Realistically I guarantee you have not saved near what you thought you would. It’s the nature of the beast. Everything is much more expensive (except gas, cigs and cokes) and grocery bills are crazy. This is not the south of France (don’t mean disrespect, just realty) and EVERYONE travels next week, and every other Eid, Summers and probably a couple more thrown in there somewhere. It’s almost a necessity to keep your sanity. And lets face it not many of us are backpacking and staying in hostels. With the hyper inflation and COL your true savings is really not that much. And if you’re american you still pay taxes.

If you’re lucky to still have your parents alive then they are getting older and that time away cannot be bought with money. Brothers, sisters, nephews, … back home seeing you, and your kids, sporadically on holidays and the summers. If you plan on being here long term (10+ years) then cheers to you. I just have a hard time lately justifying making a bit more in salary but losing whats most important.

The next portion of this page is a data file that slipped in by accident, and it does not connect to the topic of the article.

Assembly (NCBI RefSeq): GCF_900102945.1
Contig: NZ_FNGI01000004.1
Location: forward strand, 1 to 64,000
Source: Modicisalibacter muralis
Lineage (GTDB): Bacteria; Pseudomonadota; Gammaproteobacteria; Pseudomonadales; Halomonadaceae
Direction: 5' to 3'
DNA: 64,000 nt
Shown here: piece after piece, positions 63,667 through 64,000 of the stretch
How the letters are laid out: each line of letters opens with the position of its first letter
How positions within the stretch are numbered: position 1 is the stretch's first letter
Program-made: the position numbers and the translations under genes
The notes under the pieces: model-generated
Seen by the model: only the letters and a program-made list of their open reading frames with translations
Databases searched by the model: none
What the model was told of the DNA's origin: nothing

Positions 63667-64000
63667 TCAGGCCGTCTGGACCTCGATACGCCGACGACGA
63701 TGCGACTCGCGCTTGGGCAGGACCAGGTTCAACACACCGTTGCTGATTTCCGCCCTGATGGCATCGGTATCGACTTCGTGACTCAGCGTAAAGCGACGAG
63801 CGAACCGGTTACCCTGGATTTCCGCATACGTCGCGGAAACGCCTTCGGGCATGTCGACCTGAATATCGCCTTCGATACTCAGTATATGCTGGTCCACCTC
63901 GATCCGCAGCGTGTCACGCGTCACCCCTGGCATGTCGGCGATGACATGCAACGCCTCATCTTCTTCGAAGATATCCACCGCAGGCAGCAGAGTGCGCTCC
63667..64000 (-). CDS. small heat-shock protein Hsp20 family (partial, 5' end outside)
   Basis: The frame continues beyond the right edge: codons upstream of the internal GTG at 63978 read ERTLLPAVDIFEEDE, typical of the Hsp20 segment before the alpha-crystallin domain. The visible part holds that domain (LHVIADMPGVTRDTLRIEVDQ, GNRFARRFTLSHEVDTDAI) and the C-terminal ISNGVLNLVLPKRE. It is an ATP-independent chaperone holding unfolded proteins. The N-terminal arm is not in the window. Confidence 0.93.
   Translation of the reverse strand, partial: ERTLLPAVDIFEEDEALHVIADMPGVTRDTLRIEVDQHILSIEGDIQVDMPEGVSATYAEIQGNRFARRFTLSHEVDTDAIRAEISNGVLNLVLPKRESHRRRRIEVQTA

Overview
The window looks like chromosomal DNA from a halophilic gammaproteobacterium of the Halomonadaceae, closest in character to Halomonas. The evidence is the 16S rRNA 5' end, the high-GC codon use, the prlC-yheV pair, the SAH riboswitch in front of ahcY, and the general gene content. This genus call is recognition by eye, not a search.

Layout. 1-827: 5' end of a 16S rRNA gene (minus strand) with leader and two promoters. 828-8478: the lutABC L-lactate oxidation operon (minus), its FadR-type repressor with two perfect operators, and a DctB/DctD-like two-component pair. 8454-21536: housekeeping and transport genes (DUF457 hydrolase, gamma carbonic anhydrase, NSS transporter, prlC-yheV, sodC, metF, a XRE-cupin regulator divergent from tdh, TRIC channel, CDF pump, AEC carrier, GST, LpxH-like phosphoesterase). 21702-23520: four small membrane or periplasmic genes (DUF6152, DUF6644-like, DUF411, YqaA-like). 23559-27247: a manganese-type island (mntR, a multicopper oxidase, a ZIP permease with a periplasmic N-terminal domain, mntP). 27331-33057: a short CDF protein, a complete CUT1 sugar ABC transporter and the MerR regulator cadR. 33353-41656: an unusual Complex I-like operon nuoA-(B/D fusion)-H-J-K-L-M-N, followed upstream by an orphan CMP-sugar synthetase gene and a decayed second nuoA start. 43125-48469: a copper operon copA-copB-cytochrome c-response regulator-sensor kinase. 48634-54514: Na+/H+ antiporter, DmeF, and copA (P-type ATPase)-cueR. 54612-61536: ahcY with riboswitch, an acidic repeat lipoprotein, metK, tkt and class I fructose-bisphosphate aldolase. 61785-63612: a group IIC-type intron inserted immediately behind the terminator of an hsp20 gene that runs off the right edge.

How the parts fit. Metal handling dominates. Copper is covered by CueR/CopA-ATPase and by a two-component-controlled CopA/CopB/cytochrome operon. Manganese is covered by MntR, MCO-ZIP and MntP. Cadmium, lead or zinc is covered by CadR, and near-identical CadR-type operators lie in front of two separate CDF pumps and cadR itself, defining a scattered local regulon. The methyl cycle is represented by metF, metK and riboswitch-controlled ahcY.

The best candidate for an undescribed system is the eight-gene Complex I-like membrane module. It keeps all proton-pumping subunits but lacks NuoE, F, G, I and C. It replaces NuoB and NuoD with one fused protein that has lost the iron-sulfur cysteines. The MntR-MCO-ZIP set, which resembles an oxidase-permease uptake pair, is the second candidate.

Observant One
Observant One
6 years ago
Reply to  desertCard

Well said, but the reality is for us, that as far as wages goes we are fortunate enough to be well educated and regarded to earn as much if not more when we return. Not all are in the same boat I understand. We didn’t come here for money, we came here for the experience of living in the Gulf. We’ve experienced Qatar and our personal opinion is it is not up to standard, fails to deliver on it’s promises, we refuse to be complicit in the human rights abuses and is just to straight out dangerous on the roads to be driving our children around, so we are leaving , simple. Others may have a different opinion and love it, each to their own.